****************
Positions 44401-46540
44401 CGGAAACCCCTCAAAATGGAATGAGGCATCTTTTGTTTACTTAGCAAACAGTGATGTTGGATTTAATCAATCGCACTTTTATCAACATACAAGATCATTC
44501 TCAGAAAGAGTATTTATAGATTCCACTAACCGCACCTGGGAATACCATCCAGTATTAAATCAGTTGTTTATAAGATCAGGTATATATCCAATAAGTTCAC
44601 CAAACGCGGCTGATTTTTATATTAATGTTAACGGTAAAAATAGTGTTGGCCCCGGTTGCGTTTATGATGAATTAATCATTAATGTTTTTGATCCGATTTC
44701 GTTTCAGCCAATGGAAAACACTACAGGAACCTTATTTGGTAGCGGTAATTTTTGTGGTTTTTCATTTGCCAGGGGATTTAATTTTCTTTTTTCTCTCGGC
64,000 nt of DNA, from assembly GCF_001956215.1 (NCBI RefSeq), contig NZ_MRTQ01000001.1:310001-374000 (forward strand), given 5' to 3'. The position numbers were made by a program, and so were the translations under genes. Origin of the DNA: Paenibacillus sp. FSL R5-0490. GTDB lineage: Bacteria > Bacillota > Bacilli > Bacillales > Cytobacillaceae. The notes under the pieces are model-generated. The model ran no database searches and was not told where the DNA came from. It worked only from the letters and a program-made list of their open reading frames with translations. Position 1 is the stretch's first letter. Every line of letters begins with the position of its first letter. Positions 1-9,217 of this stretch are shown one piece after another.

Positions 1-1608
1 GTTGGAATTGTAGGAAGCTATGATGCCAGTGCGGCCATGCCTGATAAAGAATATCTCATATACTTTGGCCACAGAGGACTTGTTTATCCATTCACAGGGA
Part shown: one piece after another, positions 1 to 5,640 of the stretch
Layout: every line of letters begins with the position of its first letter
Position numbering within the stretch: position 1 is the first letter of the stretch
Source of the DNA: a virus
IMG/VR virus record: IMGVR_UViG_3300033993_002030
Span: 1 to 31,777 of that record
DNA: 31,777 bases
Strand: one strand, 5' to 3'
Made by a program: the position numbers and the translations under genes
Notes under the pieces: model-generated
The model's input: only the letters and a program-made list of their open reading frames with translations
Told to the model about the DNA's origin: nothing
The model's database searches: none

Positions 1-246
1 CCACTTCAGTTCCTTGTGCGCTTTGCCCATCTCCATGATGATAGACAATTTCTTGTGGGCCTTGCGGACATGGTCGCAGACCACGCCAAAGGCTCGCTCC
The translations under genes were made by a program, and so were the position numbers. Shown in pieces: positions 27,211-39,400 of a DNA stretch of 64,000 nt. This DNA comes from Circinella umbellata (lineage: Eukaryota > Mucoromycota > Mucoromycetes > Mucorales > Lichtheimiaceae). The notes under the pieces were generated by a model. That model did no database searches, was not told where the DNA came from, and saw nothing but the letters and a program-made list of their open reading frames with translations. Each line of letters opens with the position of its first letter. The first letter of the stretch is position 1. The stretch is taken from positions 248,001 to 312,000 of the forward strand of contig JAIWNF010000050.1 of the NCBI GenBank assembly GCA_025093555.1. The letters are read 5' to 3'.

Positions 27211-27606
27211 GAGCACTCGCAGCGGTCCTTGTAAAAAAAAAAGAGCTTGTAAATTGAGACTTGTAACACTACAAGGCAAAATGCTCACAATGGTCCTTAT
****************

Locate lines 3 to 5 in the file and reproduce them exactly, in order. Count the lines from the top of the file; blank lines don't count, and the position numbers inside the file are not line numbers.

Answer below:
44501 TCAGAAAGAGTATTTATAGATTCCACTAACCGCACCTGGGAATACCATCCAGTATTAAATCAGTTGTTTATAAGATCAGGTATATATCCAATAAGTTCAC
44601 CAAACGCGGCTGATTTTTATATTAATGTTAACGGTAAAAATAGTGTTGGCCCCGGTTGCGTTTATGATGAATTAATCATTAATGTTTTTGATCCGATTTC
44701 GTTTCAGCCAATGGAAAACACTACAGGAACCTTATTTGGTAGCGGTAATTTTTGTGGTTTTTCATTTGCCAGGGGATTTAATTTTCTTTTTTCTCTCGGC